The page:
Stencila has received funding from the Alfred P. Sloan Foundation to develop Stencila Sheets as an open and reproducible alternative to existing spreadsheet software in research.
We're excited to announce a grant from the Alfred P. Sloan Foundation to develop Stencila Sheets. This funding will enable us to take our spreadsheet software for reproducible research from a prototype to a fully usable desktop and web application.
Spreadsheets are still one of the most widely used environments for data analysis in science. But existing spreadsheet software, like Microsoft Excel or Google Sheets, have interfaces which can be opaque and error prone and file formats which are not well suited to a reproducible workflow. They also don't leverage the power of open source languages such as R, Python and Julia.
Stencila Sheets aim to take the best aspects of the spreadsheet interface and combine them with the power of open source languages and modern methods for reproducibility. They are built from the ground up for transparency, testability and version control. We are designing familiar spreadsheet interfaces with novel user interactions that make spreadsheets more powerful, less error prone, and more transparent. For more background see our introductory post.
The Alfred P. Sloan Foundation was founded in 1934 by Alfred P. Sloan Jr. The Foundation supports original research and education related to science, technology, engineering, mathematics, and economics. The Foundation believes that a reasoned, systematic understanding of the forces of nature and society, when applied inventively and wisely, can lead to a better world for all.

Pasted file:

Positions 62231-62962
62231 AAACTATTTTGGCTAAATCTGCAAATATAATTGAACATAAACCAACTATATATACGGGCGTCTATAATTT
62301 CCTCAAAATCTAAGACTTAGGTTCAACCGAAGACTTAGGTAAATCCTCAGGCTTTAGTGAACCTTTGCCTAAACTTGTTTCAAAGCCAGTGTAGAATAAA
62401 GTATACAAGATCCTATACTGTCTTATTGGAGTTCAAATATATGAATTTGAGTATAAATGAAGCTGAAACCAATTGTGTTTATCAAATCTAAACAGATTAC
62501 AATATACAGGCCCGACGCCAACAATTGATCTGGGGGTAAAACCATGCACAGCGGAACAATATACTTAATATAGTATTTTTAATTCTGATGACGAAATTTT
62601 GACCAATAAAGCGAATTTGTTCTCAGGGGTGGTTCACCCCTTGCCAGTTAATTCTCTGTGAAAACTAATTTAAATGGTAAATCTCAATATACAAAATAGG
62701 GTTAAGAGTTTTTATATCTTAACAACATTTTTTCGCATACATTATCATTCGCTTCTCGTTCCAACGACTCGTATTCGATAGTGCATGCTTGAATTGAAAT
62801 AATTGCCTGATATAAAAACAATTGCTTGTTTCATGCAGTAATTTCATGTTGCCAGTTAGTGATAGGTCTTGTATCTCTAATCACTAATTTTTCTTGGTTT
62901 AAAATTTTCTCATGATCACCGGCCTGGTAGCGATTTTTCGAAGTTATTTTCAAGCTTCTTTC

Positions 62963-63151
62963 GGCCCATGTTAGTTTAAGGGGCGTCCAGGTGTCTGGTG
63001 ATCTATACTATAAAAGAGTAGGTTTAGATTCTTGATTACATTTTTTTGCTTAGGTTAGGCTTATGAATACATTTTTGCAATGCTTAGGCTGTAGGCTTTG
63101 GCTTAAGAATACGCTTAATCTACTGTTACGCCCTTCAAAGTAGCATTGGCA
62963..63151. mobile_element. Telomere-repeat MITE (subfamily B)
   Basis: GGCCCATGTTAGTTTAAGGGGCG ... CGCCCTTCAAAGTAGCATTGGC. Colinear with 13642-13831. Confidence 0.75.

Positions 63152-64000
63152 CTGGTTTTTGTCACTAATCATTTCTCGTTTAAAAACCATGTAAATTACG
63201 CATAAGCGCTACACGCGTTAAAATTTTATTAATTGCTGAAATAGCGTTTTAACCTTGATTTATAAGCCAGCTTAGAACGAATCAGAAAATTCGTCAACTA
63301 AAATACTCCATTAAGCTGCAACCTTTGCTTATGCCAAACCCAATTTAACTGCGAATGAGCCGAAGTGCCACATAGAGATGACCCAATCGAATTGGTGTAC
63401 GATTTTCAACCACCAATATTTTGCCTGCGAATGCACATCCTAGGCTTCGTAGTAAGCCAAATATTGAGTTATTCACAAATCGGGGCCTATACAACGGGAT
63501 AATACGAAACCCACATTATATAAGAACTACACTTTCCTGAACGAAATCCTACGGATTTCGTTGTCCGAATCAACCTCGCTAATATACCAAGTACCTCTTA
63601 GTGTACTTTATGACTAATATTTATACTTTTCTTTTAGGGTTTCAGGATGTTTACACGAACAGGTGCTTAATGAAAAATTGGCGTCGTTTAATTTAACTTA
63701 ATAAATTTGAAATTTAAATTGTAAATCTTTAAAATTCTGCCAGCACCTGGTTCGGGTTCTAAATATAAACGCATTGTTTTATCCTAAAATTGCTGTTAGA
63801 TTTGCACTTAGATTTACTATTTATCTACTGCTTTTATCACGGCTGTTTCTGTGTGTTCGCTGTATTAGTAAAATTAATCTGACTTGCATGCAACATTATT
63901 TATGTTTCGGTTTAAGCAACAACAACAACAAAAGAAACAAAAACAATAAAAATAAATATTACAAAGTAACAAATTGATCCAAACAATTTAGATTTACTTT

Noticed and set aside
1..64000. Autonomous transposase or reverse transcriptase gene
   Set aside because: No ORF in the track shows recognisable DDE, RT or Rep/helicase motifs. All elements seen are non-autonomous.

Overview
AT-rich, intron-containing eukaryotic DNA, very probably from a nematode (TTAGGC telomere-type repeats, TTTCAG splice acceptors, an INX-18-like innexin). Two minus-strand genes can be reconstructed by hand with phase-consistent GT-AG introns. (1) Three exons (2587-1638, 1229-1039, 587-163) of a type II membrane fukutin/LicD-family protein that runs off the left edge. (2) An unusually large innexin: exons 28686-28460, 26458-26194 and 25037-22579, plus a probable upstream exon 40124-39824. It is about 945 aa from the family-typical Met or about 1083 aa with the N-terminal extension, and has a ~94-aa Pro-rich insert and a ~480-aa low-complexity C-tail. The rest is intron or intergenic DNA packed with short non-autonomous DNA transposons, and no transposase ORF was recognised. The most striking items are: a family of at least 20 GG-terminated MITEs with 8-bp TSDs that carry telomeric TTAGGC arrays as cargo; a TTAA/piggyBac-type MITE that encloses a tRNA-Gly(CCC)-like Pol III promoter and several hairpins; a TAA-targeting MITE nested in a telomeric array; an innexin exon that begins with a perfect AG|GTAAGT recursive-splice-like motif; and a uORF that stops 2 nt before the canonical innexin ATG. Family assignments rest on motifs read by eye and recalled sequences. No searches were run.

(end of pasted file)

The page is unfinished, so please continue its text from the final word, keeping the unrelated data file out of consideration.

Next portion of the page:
Stencila has been funded as part of the Foundations's Data & Computational Research sub-program. We would like to thank Josh Greenberg, director of the Digital Information Technology program, for his encouragement, support and advice. But mostly we're grateful to Josh for simply giving us the opportunity. This type of backing is invaluable for fledgling open-source projects and without it, it can be hard to get off the ground.
We are also really pleased to announced that Code for Science and Society (CSS), a 501(c)(3) not-for-profit organization committed to improving access to data for the public good, will be our fiscal sponsor for the grant. The goal of CSS is to help science, journalism and government make better use of technology to accomplish their goals and help create more openness, transparency and collaboration. They host the awesome Dat project which we plan to integrate with Stencila. A big thank you to Max Ogden and Keith Chreston from CSS for their work in making everything happen.
It's very exciting to have the opportunity to take Stencila Sheets from a prototype to a polished product that, hopefully, will change the way that researchers summarise, visualize and share data. Once again, thank you to the Alfred P. Sloan Foundation for giving us that opportunity - the opportunity to make it happen.